However, there are shining moments. Most days it feels like we are making a real difference. Both for individual people and for the “movement.” The number of kids locked up in LA County is about half of when I started in this work. There are about 20,000 fewer children in the child welfare system in LA county than 8 or 9 years ago. We, as a state, have a mutually agreed on a protocol that promotes reunification, keeping families together, housing children with families rather than institutions, and allowing children, youth and families to have a say in what is best for them. And most importantly, I can point to countless stories of young people and families who are thriving because someone cared enough to fight for them.
This is not a smooth road and not for the faint of heart. But it is the most rewarding path I could imagine walking.
On the personal side, the road has been full of struggles. I have four children. Three biological and one adopted. Making that work with a full-time job in Los Angeles is a struggle in itself. Keeping it together as my children and I have encountered normal challenges and extreme challenges related to foster care, adoption, mental health, financial struggles, divorce, school issues, involvement in the juvenile justice system and others has made the road bumpy and exciting. But we show up every day. As best as we can.
Casa of Los Angeles – what should we know? What do you do best? What sets you apart from the competition?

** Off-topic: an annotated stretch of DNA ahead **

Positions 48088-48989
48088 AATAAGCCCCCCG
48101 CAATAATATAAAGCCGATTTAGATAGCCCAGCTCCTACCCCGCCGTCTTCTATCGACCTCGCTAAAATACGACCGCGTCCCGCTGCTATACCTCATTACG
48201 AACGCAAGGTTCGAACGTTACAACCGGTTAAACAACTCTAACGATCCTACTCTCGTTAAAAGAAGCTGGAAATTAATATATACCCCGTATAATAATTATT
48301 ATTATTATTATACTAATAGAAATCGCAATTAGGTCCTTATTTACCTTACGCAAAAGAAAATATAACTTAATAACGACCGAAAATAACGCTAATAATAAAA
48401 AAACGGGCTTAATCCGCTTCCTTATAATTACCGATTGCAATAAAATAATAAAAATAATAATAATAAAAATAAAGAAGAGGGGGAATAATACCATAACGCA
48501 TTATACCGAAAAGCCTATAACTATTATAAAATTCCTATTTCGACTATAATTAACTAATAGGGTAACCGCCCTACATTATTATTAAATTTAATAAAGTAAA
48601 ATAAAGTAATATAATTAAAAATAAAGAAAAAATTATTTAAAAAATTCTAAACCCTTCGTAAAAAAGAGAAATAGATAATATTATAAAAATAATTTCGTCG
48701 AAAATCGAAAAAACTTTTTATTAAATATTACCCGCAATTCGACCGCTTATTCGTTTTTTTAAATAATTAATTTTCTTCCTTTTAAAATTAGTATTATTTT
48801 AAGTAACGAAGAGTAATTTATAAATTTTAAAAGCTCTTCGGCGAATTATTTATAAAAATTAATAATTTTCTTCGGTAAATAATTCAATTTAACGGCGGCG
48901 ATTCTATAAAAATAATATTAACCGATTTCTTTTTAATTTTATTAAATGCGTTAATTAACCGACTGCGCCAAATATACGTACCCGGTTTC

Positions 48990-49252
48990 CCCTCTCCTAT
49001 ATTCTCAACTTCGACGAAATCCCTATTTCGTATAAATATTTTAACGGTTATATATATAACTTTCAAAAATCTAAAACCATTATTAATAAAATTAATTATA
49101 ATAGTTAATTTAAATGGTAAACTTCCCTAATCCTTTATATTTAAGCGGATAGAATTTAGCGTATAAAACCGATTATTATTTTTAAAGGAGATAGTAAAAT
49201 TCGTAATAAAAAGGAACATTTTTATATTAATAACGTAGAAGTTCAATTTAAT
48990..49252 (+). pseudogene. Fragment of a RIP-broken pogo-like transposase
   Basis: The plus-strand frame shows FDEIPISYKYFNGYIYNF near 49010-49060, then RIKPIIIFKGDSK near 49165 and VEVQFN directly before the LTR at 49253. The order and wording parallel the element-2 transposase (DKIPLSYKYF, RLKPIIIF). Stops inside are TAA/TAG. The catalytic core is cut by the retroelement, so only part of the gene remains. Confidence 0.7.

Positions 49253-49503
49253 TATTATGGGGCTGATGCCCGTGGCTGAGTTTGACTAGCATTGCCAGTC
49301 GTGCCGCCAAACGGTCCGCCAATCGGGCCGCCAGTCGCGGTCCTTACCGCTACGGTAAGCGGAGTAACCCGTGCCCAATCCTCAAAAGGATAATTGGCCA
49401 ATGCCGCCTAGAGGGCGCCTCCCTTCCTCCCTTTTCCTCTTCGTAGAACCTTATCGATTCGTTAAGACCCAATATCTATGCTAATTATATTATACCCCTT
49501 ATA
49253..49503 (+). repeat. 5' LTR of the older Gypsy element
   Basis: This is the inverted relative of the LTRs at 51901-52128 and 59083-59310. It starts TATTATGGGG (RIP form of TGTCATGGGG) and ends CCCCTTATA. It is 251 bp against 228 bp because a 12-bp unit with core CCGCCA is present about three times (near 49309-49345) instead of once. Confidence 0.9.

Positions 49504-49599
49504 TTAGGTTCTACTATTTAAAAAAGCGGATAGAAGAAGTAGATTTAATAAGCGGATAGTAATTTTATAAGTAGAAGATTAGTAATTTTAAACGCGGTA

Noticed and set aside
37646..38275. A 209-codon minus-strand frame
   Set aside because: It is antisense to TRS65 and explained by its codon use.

I have the joy and responsibility of serving as the CEO of CASA of Los Angeles (Court Appointed Special Advocates). CASA ensures that children who have experienced abuse or neglect and are in foster care have at least one caring, consistent adult to advocate them and care for them. Court Appointed Special Advocates (CASAs) are volunteers who dedicate between 10-15 hours a month to working to ensure that the “system” is providing for the safety and well-being of one child. CASAs also work to find a permanent family for the child they advocate for, supporting reunification whenever possible and, if not, helping find a family member or other caregiver who will adopt. We recruit train and support volunteers from all over Los Angeles County. This year, over 1,200 volunteers will provide one-on-one CASA advocacy to 1,500 children. In addition, we provide day-of-court advocacy for over 3,000 children at Edelman Children’s Court.